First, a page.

Orange King Bougainvillea
Orange King Bougainvillea
Bougainvillea x buttiana 'Orange King'Item #1320 USDA Hardiness Zone: 10 - 11
Strong vining habit for quick cover and beautiful, showy masses of bronze-orange flowers. Offers lush tropical effect and color over a long season. Can be used as summer annual in cold climates in patio containers, hanging baskets. Drought tolerant when established. Evergreen in frost free areas.
- DetailBotanical Pronunciation:boo-gan-VIL-lee-aPlant type:Vine - Requires SupportDeciduous/evergreen:EvergreenGrowth rate:FastAverage landscape size:Vigorous growing stems to 20- 30 ft. long.Foliage color:GreenBlooms:SummerFlower color:OrangeGarden styleTropicalDesign IdeasOrange coloring makes this Bougainvillea unique. It is both reliable and vigorous, growing tall enough to shroud arbors in shade-giving foliage and flowers. Train it onto walls and fences, or onto unsightly sheds. Spiral the stems up posts and columns, and through wrought iron panels or fences. Super contrast against red tile roofs. A great choice for dry gardens in very hot landscapesCompanion PlantsFor high contrast of orange and blue or purple, combine with Paraguay Nightshade (Solanum rantonnetii 'Royal Robe'), Yesterday, Today and Tomorrow (Brunfelsia pauciflora 'Floribunda') and Blue Hibiscus (Alyogyne huegelii). For tropical looks, pair with exotic perennials such as Bird Of Paradise (Strelitzia reginae) and Wyoming Canna (Canna x generalis 'Wyoming').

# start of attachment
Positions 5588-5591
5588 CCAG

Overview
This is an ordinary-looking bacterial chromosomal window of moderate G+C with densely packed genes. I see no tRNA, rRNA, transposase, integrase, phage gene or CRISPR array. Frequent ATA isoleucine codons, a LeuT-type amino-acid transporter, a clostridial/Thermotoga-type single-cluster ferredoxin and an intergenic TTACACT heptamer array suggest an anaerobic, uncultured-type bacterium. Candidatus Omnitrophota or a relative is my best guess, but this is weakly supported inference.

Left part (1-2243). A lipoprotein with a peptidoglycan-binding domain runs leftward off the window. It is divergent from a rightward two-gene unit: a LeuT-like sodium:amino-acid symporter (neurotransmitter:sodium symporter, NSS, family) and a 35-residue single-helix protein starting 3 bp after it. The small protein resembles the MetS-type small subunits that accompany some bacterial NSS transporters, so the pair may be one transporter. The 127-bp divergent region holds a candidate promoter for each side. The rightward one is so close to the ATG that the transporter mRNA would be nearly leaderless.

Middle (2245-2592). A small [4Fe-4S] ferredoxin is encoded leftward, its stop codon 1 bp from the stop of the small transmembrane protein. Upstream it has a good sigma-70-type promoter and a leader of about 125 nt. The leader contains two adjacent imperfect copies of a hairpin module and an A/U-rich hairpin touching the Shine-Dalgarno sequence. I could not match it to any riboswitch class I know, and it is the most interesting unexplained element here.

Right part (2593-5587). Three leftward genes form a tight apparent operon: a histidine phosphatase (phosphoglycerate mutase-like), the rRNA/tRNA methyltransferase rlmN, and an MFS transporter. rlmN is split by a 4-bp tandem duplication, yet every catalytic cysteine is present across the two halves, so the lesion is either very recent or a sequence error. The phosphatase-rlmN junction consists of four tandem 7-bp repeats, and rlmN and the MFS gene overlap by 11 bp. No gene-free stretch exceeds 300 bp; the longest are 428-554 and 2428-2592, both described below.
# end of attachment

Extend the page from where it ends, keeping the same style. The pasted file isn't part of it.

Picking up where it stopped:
- CareCare InformationRequires well drained soil. USE CAUTION NOT TO DAMAGE ROOTS WHEN PLANTING. Follow a regular watering schedule during the first growing season to establish a deep, extensive root system. Apply a controlled-release fertilizer in spring.Pruning time: spring.Light Needs:Full sunWatering Needs:Once established, needs only occasional watering.
- History & LoreHistory:This plant was named for French explorer Louis-Antoine de Bougainville who circumnavigated the globe in the mid 18th century. A stop at the Solomon Islands caused his staff to find the woody lianas which they named for their captain. Twelve other species are scattered throughout the frost free regions of South America. This hybrid's ancestry is unknown, but virtually all contemporary forms were derived from crosses of three species, B. spectabilis, B. glabra and B. peruviana.Lore:The intense color of these plants, often mistaken for the flowers is actually the bracts which draw pollinators to smaller more insignificant white tubular flowers nestled within.